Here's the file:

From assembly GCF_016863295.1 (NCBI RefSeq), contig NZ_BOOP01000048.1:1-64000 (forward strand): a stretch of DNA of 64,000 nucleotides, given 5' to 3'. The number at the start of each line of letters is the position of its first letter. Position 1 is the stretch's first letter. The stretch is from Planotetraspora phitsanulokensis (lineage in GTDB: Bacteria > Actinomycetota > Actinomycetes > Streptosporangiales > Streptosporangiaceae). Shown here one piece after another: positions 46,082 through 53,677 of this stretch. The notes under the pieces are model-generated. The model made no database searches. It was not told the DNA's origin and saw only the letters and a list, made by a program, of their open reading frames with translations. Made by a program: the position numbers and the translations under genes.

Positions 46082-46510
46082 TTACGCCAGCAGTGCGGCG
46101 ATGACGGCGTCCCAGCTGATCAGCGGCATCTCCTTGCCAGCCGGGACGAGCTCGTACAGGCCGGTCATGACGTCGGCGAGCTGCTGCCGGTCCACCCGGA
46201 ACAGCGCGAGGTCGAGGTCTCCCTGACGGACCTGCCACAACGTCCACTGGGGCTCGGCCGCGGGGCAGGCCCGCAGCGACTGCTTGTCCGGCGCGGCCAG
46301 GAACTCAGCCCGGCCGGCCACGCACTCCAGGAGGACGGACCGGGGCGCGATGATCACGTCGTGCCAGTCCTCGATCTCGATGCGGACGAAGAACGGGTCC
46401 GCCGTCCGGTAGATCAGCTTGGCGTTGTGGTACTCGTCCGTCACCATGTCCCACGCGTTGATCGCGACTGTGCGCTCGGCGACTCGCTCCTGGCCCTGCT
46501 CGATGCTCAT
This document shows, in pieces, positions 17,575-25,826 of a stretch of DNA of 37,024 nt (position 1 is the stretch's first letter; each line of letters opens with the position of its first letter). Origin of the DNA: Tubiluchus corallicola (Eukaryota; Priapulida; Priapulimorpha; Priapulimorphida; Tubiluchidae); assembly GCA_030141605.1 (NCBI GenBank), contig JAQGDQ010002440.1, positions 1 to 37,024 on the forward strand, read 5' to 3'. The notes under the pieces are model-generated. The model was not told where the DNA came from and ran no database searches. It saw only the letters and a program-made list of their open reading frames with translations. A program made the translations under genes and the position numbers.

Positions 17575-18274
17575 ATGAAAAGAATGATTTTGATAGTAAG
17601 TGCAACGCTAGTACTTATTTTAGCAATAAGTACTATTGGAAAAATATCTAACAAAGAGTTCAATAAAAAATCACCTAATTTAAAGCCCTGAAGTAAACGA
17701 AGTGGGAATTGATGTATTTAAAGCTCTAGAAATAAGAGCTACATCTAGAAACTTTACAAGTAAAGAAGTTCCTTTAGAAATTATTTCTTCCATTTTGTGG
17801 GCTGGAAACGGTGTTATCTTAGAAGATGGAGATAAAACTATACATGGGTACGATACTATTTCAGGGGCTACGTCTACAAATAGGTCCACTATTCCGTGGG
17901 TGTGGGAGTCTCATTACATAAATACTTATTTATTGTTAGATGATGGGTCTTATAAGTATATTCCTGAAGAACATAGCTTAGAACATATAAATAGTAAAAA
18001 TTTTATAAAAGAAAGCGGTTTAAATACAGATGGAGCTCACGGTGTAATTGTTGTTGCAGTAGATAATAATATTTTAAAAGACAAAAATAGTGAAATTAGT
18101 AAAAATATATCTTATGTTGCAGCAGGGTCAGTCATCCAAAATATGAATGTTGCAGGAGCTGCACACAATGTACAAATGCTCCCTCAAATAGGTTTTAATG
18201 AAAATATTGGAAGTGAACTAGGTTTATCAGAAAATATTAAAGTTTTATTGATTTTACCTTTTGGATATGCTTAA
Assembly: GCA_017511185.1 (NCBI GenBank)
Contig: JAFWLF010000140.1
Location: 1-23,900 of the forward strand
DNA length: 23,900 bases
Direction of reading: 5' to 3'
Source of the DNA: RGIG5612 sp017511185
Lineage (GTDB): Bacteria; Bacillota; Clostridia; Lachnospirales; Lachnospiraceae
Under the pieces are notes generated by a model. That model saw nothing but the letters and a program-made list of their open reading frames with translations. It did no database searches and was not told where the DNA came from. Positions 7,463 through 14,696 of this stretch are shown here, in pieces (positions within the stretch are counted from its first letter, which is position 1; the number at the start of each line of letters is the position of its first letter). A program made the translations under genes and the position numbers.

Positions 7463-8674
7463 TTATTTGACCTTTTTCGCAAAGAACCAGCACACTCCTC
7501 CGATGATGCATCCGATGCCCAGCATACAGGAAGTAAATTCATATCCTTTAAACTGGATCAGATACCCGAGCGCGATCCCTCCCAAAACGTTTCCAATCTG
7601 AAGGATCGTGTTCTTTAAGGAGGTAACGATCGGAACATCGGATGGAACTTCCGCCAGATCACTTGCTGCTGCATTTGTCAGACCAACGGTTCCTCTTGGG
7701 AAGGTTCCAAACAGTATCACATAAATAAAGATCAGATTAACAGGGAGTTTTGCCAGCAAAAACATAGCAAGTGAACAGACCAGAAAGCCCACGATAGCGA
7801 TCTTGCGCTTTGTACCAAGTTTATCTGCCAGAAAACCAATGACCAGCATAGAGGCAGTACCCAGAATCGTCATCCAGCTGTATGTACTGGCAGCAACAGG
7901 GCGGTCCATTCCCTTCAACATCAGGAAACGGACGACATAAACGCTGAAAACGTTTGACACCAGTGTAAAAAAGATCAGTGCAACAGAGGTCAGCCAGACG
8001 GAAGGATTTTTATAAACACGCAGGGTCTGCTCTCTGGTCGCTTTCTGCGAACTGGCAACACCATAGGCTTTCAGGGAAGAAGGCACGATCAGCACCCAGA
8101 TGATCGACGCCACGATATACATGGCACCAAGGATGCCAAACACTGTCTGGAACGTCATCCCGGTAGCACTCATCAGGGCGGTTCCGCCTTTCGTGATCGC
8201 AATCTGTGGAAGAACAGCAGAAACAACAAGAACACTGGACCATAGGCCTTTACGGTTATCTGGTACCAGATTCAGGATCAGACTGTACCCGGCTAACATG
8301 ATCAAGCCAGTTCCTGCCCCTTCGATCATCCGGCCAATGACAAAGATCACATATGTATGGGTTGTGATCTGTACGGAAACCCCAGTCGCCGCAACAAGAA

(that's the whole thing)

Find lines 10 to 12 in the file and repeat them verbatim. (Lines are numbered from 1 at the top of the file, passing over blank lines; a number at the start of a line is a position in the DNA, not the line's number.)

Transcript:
Positions 17575-18274
17575 ATGAAAAGAATGATTTTGATAGTAAG
17601 TGCAACGCTAGTACTTATTTTAGCAATAAGTACTATTGGAAAAATATCTAACAAAGAGTTCAATAAAAAATCACCTAATTTAAAGCCCTGAAGTAAACGA